By Patrick Battuello, In Behalf of Animals
While channel surfing one night, I came upon a show called Life on the Rock on EWTN (Eternal Word Television Network). The host, a Franciscan Friar, was interviewing two Catholic priests who were also passionate hunters. One, Father Joseph Classen, has a website called Hunting For God with information on his books (Hunting for God, Fishing for the Lord and Meat & Potatoes Catholicism). All the usual and well-versed hunting defenses are present; the ecological necessity to maintain balance among wildlife, the humane culling of deer populations to mitigate slower death by starvation and disease, humanitarian donations of excess meat to the less fortunate, and, least convincingly, protection of crops, landscaping, and careless drivers. This ground has already been covered in The Hunt. What makes Father Classen, hunter, interesting, is the uniquely religious defense and all-too-typical subterfuge.
For background, Classen quotes directly from the Catechism of the Catholic Church:
God entrusted animals to the stewardship of those whom he created in his own image. Hence it is legitimate to use animals for food and clothing. They may be domesticated to help man in his work and leisure. Medical and scientific experimentation on animals is a morally acceptable practice if it remains within reasonable limits and contributes to caring for or saving human lives. It is likewise unworthy to spend money on them that should as a priority go to the relief of human misery. One can love animals; one should not direct to them the affection due only to persons.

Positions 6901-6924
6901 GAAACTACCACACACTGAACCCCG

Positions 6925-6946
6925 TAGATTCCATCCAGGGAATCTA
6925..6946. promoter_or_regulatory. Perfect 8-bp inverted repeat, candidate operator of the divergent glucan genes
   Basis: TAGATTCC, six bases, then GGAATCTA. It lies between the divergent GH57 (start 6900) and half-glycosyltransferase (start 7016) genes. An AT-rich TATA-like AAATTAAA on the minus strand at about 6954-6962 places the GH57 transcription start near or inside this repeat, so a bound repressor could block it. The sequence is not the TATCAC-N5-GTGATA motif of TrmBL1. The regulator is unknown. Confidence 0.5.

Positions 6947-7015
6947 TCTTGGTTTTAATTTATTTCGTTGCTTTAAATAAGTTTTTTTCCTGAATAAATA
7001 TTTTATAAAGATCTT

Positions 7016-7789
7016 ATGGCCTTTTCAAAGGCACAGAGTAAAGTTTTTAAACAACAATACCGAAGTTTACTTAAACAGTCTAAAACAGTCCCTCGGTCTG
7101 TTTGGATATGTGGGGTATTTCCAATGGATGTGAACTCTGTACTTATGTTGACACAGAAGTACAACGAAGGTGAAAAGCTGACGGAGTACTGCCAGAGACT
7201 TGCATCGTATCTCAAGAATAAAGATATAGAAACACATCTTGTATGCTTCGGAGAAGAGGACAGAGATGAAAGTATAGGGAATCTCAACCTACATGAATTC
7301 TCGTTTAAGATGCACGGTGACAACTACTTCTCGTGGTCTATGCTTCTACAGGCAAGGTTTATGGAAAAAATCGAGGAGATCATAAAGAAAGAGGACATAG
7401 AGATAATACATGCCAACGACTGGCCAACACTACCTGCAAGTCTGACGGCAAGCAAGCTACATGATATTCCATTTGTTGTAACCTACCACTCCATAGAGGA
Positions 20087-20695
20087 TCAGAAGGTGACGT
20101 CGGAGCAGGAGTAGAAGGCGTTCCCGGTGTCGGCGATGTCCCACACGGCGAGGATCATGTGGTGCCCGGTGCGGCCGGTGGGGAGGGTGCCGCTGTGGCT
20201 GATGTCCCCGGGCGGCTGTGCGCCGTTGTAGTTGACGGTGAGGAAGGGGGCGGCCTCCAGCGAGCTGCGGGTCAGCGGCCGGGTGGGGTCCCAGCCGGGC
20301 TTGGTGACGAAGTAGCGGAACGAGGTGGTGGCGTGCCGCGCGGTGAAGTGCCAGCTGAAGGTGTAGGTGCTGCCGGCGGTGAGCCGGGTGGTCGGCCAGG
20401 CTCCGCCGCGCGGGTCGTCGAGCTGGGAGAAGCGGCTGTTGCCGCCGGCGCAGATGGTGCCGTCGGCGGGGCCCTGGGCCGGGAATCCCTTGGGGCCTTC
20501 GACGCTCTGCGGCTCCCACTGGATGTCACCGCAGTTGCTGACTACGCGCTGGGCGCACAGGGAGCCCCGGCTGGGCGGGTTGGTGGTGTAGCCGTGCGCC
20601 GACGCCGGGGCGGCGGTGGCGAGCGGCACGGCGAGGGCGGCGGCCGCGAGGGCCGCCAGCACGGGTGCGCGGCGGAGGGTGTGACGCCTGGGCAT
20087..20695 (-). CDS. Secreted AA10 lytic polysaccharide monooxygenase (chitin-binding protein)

In short, animals are soulless resources created for maintaining and improving mankind. So, along with the usual hunting jargon of communion with nature and participation in the life cycle (curiously, I know of no contemporary custom that involves leaving deceased human bodies in the wild for recycling), Catholic or Christian hunters may invoke God’s will as justification. In the intro to Hunting for God, Classen writes, “…the pursuits of fishing and hunting have been a sacred catalyst which has revealed and guided me to something profoundly more significant than merely catching fish and harvesting game.” Yet nowhere on his website could I find a Catholic rebuke of factory farming, fur farming, or animals used in entertainment. And, because human misery will always be with us, we are advised not to donate to animal advocacy groups or sanctuaries who work to alleviate animal suffering. It appears that the Church has decreed that animal suffering matters (recalling the St. Francis ethic of gentle kindness) but not enough to warrant meaningful aid.
On his website, Father Classen references a paper entitled The Myths of Vegetarianism by Stephen Byrnes. Myth #15: Eating animal foods is inhumane. “Nevertheless, many people have philosophical problems with eating animal flesh, and these sentiments must be respected. Dairy products and eggs, though, are not the result of an animal’s death and are fine alternatives for these people.” This notion, endorsed by Father Classen, demonstrates either gross ignorance or willful deception. Modern dairy cows and egg-laying hens endure more suffering than any other farm animals and certainly will be gruesomely slaughtered when they are spent.